The Royal College of Physicians celebrates its 500th anniversary in 2018, and to observe this landmark is publishing this series of ten books. Each of the books focuses on fifty themed elements that have contributed to making the RCP what it is today, together adding up to 500 reflections on 500 years. Some of the people, ideas, objects and manuscripts featured are directly connected to the College, while others have had an influence that can still be felt in its work.This, the seventh book in the series looks at the history of the Royal College.
The Pentagon's Wars
By Mark Perry
A gripping insider account of the clash between America's civilian and military leadershipThe Pentagon's Wars is a dramatic account of the deep and divisive debates between America's civilian leaders and its military officers. Renowned military expert Mark Perry investigates these internal wars and sheds new light on the US military-the most powerful and influential lobby in Washington. He reveals explosive stories, from the secret history of Clinton's "don't ask, don't tell" policy to how the military plotted to undermine Barack Obama's strategy in Afghanistan, to show how internal strife and deep civilian-military animus shapes America's policy abroad, often to the nation's detriment.Drawing on three decades of high-profile interviews, both on and off the record, Perry yields sobering judgments on the tenures of our nation's most important military leaders. The Pentagon's Wars is essential reading for anyone seeking to understand the inner workings of the making of America's foreign policy.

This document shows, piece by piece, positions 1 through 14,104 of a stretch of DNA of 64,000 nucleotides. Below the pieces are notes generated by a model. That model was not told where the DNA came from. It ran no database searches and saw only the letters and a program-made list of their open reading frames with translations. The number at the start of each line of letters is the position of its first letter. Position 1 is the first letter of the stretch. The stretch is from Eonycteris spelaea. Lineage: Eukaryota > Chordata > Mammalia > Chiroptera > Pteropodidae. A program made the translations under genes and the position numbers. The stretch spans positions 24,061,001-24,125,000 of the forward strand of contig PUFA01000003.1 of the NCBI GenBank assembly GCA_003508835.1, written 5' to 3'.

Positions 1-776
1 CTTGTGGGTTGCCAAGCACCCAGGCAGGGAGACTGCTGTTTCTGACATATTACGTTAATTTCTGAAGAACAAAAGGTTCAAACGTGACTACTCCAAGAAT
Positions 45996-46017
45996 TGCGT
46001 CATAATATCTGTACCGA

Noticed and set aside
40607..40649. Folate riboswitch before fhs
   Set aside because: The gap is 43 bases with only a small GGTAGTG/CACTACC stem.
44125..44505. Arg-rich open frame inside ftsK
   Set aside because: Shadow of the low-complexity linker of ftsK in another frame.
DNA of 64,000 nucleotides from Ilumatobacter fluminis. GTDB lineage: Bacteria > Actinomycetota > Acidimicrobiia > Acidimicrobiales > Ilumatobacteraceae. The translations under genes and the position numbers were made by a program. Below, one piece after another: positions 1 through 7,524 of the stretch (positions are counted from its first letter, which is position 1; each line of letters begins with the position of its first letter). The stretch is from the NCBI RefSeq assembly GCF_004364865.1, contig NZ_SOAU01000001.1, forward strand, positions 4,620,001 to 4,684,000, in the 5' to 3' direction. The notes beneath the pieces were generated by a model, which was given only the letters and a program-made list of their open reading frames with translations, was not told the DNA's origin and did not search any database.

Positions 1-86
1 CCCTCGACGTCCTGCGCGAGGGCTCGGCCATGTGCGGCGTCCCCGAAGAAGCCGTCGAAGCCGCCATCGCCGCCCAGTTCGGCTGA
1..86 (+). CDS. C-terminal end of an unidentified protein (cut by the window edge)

By Eric Hobsbawm
Social agitation is as essential a part of public life today as it has ever been. In Eric Hobsbawm's masterful study, Primitive Rebels, he shines a light on the origins of contemporary rebellion: Robin Hood, secret societies, revolutionary peasants, Mafiosi, Spanish Civil War anarchy, pre-industrial mobs and riots - all of which have fed in to our notions of dissent in the modern world.Coining now familiar terms such as 'social banditry', Primitive Rebels shows how Hobsbawm was decades ahead of his time, and his insightful analysis of the history of social movements is critical to our understanding of movements such as UK Uncut, Black Lives Matter and the growing international resistance to Donald Trump's presidency.Reissued with a new introduction by Owen Jones, Primitive Rebels is the perfect guide to the revolutions that shaped western civilisation, and the bandits, reformers and anarchists who have fought to change the world.